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United States Department of Agriculture

Agricultural Research Service

Title: Erwinia Root Rot

Author
item CAMPBELL, LARRY

Submitted to: Book Chapter
Publication Type: Book / Chapter
Publication Acceptance Date: December 1, 2003
Publication Date: February 1, 2005
Citation: Campbell, L.G. 2005. Bacterial vascular necrosis and rot. In: Biancardi, E., Campbell, L.G., Skaracis, G.N., and De Biaggi, M. Genetics and Breeding of Sugar Beet. Enfield, New Hampshire, Science Publishers, Inc. p. 86-87.

Interpretive Summary: Erwinia root rot, also known as bacterial vascular necrosis and rot, is unusual because of the many bacterial diseases that occur on sugarbeet it is one of a few capable of causing extensive damage. Erwinia root rot of sugarbeet occurs primarily in the western U.S. The pathogen lives in the soil and is transmitted by cultivation, insects or splashing water. Erwinia root rot was recognized as an important disease of sugarbeet when two virus yellows resistant hybrids that were susceptible to Erwinia were introduced in response to the spread of virus yellows. Some cultural practices may reduce the damage caused by Erwinia root rot, but resistant varieties often are required for adequate reliable control. Erwinia resistance is controlled by a major gene and several modifying genes that affect the level of resistance. Greenhouse and field techniques are available for use in breeding programs, and resistant germplasm is available for developing commercial Erwinia resistant parental lines.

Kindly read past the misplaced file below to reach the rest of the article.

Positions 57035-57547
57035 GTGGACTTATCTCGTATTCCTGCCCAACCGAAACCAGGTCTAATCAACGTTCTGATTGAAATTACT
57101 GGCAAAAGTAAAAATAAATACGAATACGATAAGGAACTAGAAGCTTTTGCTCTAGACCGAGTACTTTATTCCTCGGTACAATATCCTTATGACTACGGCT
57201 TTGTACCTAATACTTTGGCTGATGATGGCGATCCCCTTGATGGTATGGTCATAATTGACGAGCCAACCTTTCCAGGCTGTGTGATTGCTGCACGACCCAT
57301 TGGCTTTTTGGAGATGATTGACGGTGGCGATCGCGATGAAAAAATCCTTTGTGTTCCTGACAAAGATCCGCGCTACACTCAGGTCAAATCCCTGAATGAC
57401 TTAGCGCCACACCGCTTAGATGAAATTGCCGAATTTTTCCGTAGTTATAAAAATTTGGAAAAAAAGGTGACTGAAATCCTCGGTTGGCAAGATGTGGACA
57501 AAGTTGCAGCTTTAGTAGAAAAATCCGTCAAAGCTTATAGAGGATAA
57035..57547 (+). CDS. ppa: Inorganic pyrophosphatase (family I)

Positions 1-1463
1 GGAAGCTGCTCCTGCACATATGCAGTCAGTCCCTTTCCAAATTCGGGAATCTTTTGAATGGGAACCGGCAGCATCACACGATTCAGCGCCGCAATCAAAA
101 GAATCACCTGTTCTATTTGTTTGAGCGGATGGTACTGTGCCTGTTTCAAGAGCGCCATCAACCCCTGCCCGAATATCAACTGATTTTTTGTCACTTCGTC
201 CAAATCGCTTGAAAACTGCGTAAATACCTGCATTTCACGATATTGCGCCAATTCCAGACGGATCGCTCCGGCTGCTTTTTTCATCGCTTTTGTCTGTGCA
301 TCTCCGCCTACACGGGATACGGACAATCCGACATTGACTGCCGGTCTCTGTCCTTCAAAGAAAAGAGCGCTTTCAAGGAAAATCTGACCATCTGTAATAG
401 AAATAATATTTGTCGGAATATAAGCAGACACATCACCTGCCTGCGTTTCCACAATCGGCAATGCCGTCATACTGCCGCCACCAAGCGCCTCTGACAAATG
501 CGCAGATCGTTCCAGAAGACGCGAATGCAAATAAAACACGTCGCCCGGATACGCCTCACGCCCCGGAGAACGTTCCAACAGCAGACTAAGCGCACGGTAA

Technical Abstract: Erwinia root rot (caused by Erwinia carotovora (Jones) Bergey et al. ssp betavasculorum Thomson et al.), also known as bacterial vascular necrosis and rot, is unusual because of the many bacterial diseases that occur on sugarbeet (Beta vulgaris L.) it is one of a few capable of causing extensive damage. Erwinia root rot of sugarbeet occurs primarily in the western U.S. but also occasionally in Europe. The pathogen lives in the soil and is transmitted by cultivation, insects or splashing water. Erwinia root rot was recognized as an important disease of sugarbeet when two virus yellows resistant hybrids, USH9 and USH10, that were susceptible to Erwinia were introduced in response to the spread of virus yellows. Some cultural practices may reduce the damage caused by Erwinia root rot, but resistant varieties often are required for adequate reliable control. Resistance is simply inherited, with a large dominance component. A second, primarily additive component determines the amount of rot in susceptible plants. This additive component may confer useful levels of resistance in the absence of the major resistance gene. Greenhouse and field techniques are available for use in breeding programs, and resistant germplasm is available for developing commercial Erwinia resistant parental lines.

Last Modified: 9/10/2014
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